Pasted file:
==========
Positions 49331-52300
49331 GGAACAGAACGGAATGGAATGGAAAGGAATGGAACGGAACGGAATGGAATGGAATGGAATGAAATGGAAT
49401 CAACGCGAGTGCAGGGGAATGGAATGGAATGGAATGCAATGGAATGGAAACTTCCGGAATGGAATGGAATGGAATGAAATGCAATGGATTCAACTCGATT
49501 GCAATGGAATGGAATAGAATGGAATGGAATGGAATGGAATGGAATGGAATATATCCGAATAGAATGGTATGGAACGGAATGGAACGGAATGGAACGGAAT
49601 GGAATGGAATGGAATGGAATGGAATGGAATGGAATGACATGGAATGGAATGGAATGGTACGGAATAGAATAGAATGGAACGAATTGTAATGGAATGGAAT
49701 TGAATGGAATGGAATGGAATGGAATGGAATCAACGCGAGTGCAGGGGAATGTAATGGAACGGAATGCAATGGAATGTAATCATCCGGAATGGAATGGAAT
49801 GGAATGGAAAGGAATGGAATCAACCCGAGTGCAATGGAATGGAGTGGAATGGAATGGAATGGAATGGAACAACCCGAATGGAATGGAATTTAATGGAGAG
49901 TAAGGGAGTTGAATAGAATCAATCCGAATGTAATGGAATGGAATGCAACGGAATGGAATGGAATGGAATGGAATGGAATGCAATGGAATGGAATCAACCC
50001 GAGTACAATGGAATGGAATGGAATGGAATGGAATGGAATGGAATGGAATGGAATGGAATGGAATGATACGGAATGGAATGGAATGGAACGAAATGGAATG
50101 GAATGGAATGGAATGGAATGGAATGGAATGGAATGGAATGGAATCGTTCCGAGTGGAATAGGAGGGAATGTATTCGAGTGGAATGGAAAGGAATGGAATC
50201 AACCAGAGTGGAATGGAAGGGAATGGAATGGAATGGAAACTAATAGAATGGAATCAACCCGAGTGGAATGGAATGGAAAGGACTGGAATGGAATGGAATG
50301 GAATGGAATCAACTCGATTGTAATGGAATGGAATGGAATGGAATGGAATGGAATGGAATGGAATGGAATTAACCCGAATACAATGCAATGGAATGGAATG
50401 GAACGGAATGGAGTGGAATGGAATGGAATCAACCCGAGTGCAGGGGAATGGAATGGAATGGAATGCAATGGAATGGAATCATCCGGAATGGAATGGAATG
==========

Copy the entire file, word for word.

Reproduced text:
Positions 49331-52300
49331 GGAACAGAACGGAATGGAATGGAAAGGAATGGAACGGAACGGAATGGAATGGAATGGAATGAAATGGAAT
49401 CAACGCGAGTGCAGGGGAATGGAATGGAATGGAATGCAATGGAATGGAAACTTCCGGAATGGAATGGAATGGAATGAAATGCAATGGATTCAACTCGATT
49501 GCAATGGAATGGAATAGAATGGAATGGAATGGAATGGAATGGAATGGAATATATCCGAATAGAATGGTATGGAACGGAATGGAACGGAATGGAACGGAAT
49601 GGAATGGAATGGAATGGAATGGAATGGAATGGAATGACATGGAATGGAATGGAATGGTACGGAATAGAATAGAATGGAACGAATTGTAATGGAATGGAAT
49701 TGAATGGAATGGAATGGAATGGAATGGAATCAACGCGAGTGCAGGGGAATGTAATGGAACGGAATGCAATGGAATGTAATCATCCGGAATGGAATGGAAT
49801 GGAATGGAAAGGAATGGAATCAACCCGAGTGCAATGGAATGGAGTGGAATGGAATGGAATGGAATGGAACAACCCGAATGGAATGGAATTTAATGGAGAG
49901 TAAGGGAGTTGAATAGAATCAATCCGAATGTAATGGAATGGAATGCAACGGAATGGAATGGAATGGAATGGAATGGAATGCAATGGAATGGAATCAACCC
50001 GAGTACAATGGAATGGAATGGAATGGAATGGAATGGAATGGAATGGAATGGAATGGAATGGAATGATACGGAATGGAATGGAATGGAACGAAATGGAATG
50101 GAATGGAATGGAATGGAATGGAATGGAATGGAATGGAATGGAATCGTTCCGAGTGGAATAGGAGGGAATGTATTCGAGTGGAATGGAAAGGAATGGAATC
50201 AACCAGAGTGGAATGGAAGGGAATGGAATGGAATGGAAACTAATAGAATGGAATCAACCCGAGTGGAATGGAATGGAAAGGACTGGAATGGAATGGAATG
50301 GAATGGAATCAACTCGATTGTAATGGAATGGAATGGAATGGAATGGAATGGAATGGAATGGAATGGAATTAACCCGAATACAATGCAATGGAATGGAATG
50401 GAACGGAATGGAGTGGAATGGAATGGAATCAACCCGAGTGCAGGGGAATGGAATGGAATGGAATGCAATGGAATGGAATCATCCGGAATGGAATGGAATG